Factors Affecting Self-Efficacy in Caregivers of Latina Breast Cancer Survivors
AdvisorBadger, Terry A.
MetadataShow full item record
PublisherThe University of Arizona.
RightsCopyright © is held by the author. Digital access to this material is made possible by the University Libraries, University of Arizona. Further transmission, reproduction, presentation (such as public display or performance) of protected items is prohibited except with permission of the author.
EmbargoRelease after 02/16/2020
AbstractIntroduction: Informal caregivers provide the bulk of care to individuals with chronic diseases, including cancer. There were 2.8 million informal caregivers of cancer survivors in the United States in 2015. Informal caregivers are vulnerable to poor physical and emotional consequences related to their caregiving role. Caregivers of Latina breast cancer survivors have additional risks related to social determinants of health, which may be attenuated through increased caregiver self-efficacy. Therefore, the purpose of this study is to evaluate a moderating model of self-efficacy in caregivers of Latina breast cancer survivors between acculturation, spiritual well-being, and social support and global health and depression. Conceptual Model: The theoretical framework for this project is grounded in Social Cognitive Theory (SCT) and is informed by Complex Adaptive Systems (CAS). Self-efficacy, from (SCT), is the belief in one’s ability to achieve a desired outcome. It is the anchor of the proposed model for caregivers of Latina breast cancer survivors. CAS provides a framework for this model due to the complexity of caregiver contexts and relationships, particularly those from minority groups. CAS concepts such as interactions, self-organization, and emergence provide a backdrop for the relationships between caregiver factors and health outcomes through the influence of self-efficacy. Methods: Secondary analysis was completed using data from a primary experimental study addressing a psychosocial intervention in Latina breast cancer survivors and their caregivers. Data were analyzed using SPSS for descriptive statistics and frequencies, correlational analysis, moderation analysis, and factor loading. Confirmatory factor analysis and path analysis were completed using AMOS. Results: A total of 233 participants were included in the analysis. Caregivers were primarily women, of Mexican-American or Latino ethnicity, and low-income. There were significant relationships between caregiver Anglo-orientation, informational support, self-efficacy symptom management, self-efficacy cancer knowledge, and health outcomes. In moderation analysis, self-efficacy for symptom management significantly moderated the relationship between informational support and depression. This moderating effect was also noted in path analysis. Additionally, self-efficacy cancer knowledge had a significant moderating effect on the relationship between Anglo-orientation and depression in simple moderating analysis, while self-efficacy symptom management in path analysis had a trend towards a significant moderating effect on the relationship between Anglo-orientation and global health. Conclusions and Implications: Caregivers of Latina breast cancer survivors are a unique caregiving population due to cultural norms that can serve as sources of strength and resilience along with social determinants of health that can contribute to poor health outcomes. Nurses and healthcare providers can support these caregivers more successfully by addressing cultural, spiritual, and informational needs. These factors, along with strategies to foster self-efficacy, may promote better health outcomes in caregivers of Latina breast cancer survivors.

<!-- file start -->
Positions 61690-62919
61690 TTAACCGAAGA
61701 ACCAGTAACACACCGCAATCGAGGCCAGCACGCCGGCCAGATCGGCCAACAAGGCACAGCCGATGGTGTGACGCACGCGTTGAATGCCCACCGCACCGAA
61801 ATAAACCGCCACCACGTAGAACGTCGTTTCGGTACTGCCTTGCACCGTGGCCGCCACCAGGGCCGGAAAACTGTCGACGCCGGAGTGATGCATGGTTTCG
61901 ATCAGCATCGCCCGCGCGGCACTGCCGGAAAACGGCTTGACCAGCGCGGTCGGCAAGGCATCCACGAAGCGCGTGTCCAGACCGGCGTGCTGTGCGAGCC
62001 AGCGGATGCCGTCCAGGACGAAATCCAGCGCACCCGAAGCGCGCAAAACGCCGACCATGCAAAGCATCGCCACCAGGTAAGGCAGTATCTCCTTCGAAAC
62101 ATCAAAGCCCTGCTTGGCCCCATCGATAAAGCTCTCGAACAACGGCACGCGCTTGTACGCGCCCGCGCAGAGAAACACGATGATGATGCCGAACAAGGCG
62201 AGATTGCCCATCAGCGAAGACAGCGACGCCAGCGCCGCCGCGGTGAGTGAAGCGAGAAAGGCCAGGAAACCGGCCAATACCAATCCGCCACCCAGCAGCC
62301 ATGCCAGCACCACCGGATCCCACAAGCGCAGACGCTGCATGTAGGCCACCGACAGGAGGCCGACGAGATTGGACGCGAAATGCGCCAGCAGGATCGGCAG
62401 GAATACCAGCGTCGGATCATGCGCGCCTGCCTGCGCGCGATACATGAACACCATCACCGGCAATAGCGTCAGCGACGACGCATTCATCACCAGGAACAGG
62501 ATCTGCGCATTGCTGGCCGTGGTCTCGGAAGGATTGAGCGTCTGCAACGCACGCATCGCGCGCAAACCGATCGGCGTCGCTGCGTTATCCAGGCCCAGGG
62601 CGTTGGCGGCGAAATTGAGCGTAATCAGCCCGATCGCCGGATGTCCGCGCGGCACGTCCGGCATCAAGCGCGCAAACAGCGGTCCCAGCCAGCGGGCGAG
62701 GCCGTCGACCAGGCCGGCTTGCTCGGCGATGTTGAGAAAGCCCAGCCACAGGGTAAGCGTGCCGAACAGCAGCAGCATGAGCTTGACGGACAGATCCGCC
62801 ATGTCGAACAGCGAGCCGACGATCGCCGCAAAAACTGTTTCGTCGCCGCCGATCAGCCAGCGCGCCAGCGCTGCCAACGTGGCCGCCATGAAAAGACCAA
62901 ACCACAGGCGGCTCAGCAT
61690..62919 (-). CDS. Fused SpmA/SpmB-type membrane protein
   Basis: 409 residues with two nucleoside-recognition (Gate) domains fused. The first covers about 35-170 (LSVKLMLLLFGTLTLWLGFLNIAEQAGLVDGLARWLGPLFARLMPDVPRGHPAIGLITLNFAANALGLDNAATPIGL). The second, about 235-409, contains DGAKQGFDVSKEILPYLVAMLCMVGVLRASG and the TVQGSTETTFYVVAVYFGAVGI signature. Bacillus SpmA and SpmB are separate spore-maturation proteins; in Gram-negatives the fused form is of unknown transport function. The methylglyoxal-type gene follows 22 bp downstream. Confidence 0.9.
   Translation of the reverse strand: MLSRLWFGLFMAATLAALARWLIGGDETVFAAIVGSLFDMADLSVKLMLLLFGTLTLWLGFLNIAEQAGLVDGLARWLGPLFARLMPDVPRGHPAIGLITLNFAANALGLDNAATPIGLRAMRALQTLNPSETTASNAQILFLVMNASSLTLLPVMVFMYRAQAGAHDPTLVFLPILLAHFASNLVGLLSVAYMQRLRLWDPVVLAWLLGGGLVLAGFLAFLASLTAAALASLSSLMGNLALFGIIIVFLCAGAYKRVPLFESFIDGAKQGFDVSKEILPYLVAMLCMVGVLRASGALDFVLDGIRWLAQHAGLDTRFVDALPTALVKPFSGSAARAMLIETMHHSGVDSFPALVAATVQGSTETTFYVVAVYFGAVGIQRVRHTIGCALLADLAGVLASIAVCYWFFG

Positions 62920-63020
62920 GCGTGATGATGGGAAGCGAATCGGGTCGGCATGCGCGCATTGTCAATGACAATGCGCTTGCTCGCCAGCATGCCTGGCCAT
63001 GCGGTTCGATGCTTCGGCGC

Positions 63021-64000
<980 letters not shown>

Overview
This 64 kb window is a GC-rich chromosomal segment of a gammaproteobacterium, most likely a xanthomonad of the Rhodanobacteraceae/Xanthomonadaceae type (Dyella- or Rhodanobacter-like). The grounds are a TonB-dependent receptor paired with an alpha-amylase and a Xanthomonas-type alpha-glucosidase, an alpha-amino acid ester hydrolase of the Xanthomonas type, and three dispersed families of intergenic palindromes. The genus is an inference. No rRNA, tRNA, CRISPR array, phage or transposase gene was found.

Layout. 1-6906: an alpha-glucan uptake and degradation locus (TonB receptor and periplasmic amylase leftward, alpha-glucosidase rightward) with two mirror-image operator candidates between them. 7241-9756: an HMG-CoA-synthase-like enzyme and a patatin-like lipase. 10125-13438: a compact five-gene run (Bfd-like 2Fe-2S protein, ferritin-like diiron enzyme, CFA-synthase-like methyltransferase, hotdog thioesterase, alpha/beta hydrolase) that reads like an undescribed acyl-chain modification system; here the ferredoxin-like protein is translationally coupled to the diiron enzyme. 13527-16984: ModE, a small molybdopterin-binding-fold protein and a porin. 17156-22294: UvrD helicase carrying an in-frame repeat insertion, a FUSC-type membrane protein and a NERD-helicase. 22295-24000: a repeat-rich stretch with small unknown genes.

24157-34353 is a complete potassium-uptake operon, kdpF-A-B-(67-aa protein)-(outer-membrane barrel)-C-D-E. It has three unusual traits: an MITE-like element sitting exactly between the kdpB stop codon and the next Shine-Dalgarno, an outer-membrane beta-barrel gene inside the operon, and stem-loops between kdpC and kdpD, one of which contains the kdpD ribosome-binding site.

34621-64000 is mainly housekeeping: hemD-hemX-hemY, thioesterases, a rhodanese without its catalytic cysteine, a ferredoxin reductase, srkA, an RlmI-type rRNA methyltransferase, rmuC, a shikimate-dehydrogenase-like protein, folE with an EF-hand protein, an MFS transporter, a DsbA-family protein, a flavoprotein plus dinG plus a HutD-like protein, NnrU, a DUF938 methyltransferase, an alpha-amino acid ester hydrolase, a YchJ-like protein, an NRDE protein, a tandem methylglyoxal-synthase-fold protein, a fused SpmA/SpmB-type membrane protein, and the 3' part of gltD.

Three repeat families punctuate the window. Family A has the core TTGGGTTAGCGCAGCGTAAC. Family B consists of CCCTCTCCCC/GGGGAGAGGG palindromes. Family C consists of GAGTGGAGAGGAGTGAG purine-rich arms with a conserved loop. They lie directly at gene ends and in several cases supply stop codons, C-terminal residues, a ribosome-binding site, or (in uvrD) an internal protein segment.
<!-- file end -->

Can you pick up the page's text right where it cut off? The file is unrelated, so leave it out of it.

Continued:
Degree ProgramGraduate College